In recent weeks, mothers, especially breastfeeding mothers, may have seen social media posts about the CDC’s new breast pump usage and cleaning guidelines.
The guidelines were sparked by a case in western Pennsylvania. According to the CDC report, in August 2016 a baby girl was born in Allegheny County when at 29 weeks gestation. The three pound baby was fed her mother’s pumped breast milk and also donated milk. After 21 days, the baby showed signs of sepsis due to a bacteria called Cronobacter sakazakii.
Experts from the hospital, CDC, the FDA and the Allegheny County Health Department investigated and traced the bacteria to the mother’s breast pump valves and some of the mother’s frozen breast milk.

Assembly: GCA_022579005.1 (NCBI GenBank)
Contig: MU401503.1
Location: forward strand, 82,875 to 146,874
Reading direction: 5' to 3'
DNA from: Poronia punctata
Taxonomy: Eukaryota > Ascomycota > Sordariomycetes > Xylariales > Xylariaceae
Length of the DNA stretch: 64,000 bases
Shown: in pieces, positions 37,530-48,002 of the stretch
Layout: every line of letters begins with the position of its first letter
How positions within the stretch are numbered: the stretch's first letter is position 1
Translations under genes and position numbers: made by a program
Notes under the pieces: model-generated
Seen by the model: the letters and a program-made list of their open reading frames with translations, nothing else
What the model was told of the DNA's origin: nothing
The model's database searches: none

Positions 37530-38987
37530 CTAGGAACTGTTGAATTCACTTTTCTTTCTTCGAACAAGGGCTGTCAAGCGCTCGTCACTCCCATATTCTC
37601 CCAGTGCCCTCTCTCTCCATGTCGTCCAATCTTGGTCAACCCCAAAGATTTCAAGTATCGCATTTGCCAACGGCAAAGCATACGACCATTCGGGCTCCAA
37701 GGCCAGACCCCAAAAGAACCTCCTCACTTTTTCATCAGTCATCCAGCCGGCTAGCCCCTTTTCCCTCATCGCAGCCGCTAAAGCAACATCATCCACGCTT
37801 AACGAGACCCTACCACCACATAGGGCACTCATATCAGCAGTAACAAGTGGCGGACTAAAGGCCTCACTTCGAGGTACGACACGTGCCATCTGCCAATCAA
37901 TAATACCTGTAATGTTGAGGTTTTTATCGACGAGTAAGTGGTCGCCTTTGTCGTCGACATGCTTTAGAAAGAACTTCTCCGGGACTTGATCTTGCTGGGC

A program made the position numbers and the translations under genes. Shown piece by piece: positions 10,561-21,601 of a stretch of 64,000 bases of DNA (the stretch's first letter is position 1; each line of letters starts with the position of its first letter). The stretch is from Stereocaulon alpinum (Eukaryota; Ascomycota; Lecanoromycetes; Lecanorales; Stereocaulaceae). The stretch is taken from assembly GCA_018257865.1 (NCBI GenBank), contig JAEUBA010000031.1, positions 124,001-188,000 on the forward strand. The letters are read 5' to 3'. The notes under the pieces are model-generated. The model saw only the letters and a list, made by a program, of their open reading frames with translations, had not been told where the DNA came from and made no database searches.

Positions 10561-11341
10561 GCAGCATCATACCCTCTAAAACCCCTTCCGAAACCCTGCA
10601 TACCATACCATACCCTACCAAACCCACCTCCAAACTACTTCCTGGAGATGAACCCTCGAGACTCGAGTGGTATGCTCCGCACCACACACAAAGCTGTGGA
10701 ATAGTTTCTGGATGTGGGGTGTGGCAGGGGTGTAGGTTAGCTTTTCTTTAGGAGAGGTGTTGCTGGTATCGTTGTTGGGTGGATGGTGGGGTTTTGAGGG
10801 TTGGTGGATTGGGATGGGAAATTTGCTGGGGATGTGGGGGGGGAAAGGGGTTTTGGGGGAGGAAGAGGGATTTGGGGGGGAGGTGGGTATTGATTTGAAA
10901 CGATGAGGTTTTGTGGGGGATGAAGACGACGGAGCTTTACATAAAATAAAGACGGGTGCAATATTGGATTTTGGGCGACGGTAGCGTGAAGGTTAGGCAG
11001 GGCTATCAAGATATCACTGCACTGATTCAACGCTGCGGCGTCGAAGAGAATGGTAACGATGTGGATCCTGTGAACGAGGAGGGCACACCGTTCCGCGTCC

According to the CDC report, the baby’s mother reported soaking her breast pump parts in soapy water for a few hours without scrubbing or sanitizing and then then rinsing them and air drying them.
Click here for the full report: Notes from the Field: Cronobacter sakazakii Infection Associated with Feeding Extrinsically Contaminated Expressed Human Milk to a Premature Infant – Pennsylvania, 2016
As a result of this, the CDC released guidelines for how to best clean breast pump parts.
On Good Day PA, Katie Stone a pediatric nurse, breastfeeding advocate, and pumping mom noted that there are four-six cases of Cronobacter sakazakii reported each year and it is typically traced back to contaminated powdered formula.
Stone broke down the guidelines which you can see here: CDC – How to Keep Your Breast Pump Kit Clean: The Essentials Here, you may also download a PDF File of the guidelines.